Trip to Ireland September – October 2006


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Saturday 23 September

Check in Dublin Connolly station 07:15 (Gate for Platform 4) for Enterprise Service. At Belfast we join our tour and head to the famous Antrim Coast Road crossing the lovely Glens of Antrim en route to Ballycastle and the Carrick-a-rede rope bridge. Glimpse the Scottish coast on a clear day.  After lunch at Bushmills, we  visit the famous Old Bushmills Distillery sampling a "drop of the hard stuff". We continue to the stunning Giant's Causeway and finally see Dunluce Castle (photo stop only).  We return to Belfast and our train to Dublin arriving at Connolly station at 22.20.

There was a rude awakening this morning when the alarm failed to go off.  We found we could get ready in 30 minutes flat although this entailed some complicated manoeuvres in the bathroom.  As a result we arrived at Conolly Station earlier than anticipated and with time to get a (bad) latte and a sandwich before meeting Tommy, our guide for the day.  There were lots of free Ryder Cup souvenirs available including some good umbrellas and golf balls to hang around your neck which contained ponchos as well as individual ponchos.  We will keep some of these for Pat who we should see in Waterford.  The umbrellas are particularly good.

Tommy said "Go and get yourselves some free brollies" but Mary thought he said "brownies" not "brollies" and shot up straight away.  She came back with an armful of souvenir raingear and a long face.

The Enterprise was not full and we were able to get seats on the east side which gave good views of the coastline. There is an illuminated map at the end of each car showing the route and our progress.  The ride was smooth on the welded rail and the Canadian built GM locomotive handled the long train quite well.

We were about 15 minutes late because of a train in front.  We got on a coach and went via Larne to the Antrim coast road.

Glenarne - salmon fishery, abandoned limestone workings, 18th century harbour.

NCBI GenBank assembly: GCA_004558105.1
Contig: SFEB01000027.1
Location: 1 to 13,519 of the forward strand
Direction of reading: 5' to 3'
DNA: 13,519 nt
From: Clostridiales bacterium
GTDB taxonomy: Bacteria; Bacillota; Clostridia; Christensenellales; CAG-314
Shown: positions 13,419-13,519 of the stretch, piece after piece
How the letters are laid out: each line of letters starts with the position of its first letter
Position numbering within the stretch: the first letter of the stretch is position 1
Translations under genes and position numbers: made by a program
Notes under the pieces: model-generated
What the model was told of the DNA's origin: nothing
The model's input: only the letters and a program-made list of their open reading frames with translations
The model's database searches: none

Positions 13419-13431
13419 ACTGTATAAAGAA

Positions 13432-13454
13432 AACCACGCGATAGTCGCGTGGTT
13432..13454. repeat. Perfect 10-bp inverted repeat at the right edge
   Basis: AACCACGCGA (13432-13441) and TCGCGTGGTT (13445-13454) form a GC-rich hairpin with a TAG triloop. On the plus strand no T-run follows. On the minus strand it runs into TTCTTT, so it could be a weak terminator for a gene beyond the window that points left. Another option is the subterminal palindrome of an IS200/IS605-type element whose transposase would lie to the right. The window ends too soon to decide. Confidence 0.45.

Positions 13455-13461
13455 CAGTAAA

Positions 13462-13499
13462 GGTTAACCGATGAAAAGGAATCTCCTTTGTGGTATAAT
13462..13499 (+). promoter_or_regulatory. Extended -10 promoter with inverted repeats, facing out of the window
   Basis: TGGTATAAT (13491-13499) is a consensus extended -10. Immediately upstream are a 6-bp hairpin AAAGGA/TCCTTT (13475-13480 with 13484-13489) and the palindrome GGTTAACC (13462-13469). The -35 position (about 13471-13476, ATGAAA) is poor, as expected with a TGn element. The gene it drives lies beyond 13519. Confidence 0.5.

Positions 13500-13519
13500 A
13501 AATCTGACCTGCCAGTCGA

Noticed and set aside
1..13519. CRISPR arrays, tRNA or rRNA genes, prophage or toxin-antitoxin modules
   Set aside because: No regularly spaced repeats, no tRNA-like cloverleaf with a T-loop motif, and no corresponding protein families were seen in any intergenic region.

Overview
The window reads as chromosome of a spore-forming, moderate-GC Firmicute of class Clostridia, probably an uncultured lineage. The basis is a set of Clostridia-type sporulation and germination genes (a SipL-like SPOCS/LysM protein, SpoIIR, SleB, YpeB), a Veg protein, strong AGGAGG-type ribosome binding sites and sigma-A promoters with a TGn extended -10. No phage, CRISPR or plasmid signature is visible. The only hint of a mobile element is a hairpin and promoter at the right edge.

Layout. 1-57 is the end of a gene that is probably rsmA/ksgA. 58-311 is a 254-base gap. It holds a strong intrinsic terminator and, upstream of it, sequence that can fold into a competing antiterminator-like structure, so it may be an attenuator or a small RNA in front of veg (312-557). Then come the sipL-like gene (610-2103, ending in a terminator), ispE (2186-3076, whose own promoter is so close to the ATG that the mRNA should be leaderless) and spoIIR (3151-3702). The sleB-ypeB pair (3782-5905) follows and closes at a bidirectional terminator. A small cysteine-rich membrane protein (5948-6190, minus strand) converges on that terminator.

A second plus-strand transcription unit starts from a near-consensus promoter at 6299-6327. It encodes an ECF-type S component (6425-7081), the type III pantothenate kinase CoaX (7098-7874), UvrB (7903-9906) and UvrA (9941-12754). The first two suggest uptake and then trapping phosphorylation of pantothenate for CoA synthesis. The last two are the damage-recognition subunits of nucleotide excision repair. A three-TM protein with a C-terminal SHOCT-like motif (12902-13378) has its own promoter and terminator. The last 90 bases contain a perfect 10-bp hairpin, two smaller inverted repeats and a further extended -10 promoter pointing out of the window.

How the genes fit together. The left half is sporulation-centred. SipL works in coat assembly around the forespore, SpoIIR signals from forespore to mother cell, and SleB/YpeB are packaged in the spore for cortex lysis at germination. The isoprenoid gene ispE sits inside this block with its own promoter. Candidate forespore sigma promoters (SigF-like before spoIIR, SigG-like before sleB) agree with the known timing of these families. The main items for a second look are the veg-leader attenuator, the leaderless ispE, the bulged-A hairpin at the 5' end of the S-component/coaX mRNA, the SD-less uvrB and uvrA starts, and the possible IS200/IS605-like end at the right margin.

There was a quick stop at Carnlough where there is a limestone arch built to bring a tramway which was constructed bring limestone to build the harbour.  The guide said it was built in the late 1780s.  In fact it was built by the Glenariff Iron Ore and Harbour Company in 1782.  It was the first narrow gauge railway in Ireland but what a pity that the guides were so far off in their information.




We stopped for an hour or so at the Carrick-a-Rede rope bridge which was a lot of fun.  A man was stationed at the bridge who controlled movements on the bridge which was one way at a time.  With a number of people on the bridge, it developed a harmonic motion which made walking interesting.  There were two cables for hand holds and two boards to step on while there was netting all around so it would have been pretty difficult to fall through. The water was very clear and we saw a number of mullet which feed just below the surface.

Lunch was great fun.  We had pre-ordered our meal which had been phoned ahead by the coach driver to a restaurant in Bushmills.  We each had a number (7833) and when it was called we went up and picked it up and paid.  The only problem was that the numbers were called in a heavy Irish accent.  I had to think carefully before deciding that it was in fact 7833 and the non-English speakers had quite a problem.  When I went up there was confusion between our order and 7827.  In fact the orders were identical so there was no need for the confusion but we had to wait while the Irish minds got it sorted out.

We had Beef and Guinness stew with a puff pastry and champ (mashed potatoes with scallions) and a pint of Stella Artois.

Tommy said "Better that they fight like this rather than hitting each other over the headd with sticks.

The visit to the Bushmills distillery was interesting in that we actually saw where things happened.  There was a tasting at the end and we had 10 and 12 year old.  The 12 year old was smoother but both were pretty sweet.

The Bushmills Police Station was completely surrounded by a stout, high chain link fence. However, we did not see any police cars or patrols nor was the army in evidence.





From Bushmills we went to the Giants Causeway.  There was a pretty stiff walk involved to go along the cliff top, down the side of the cliff, double back to the Causeway, look at the Causeway and then climb back up the motor road in the time allotted.  The weather was fine and the views excellent.  A robin was singing in a blackberry bush.  The formation itself is quite bizarre but it has withstood the ravages of generations of tourists pretty well.

The final stop was a photo stop at Dunluce Castle where there are good views across the northern tip of Ireland towards Donegal.

The ride back to Belfast took about 1 hr 20 mins.  It was getting dark and it rained from time to time.

The journey from Belfast to Dublin was in the dark.  The trains run in push-pull mode with the locomotives on the north end. Our car had bad wheel flats which made the ride very lively at times.  A CIE maintenance man got on just as Colin was getting off.  The bad ride from the flat wheels was explained and the slack in the coupling between the last car and the locomotive was discussed in some detail.  He was not amused.

It was a long day but the two guides had things pretty well worked out so that we were able to complete the program within the time allowed.

Go to next day, Sunday 24 September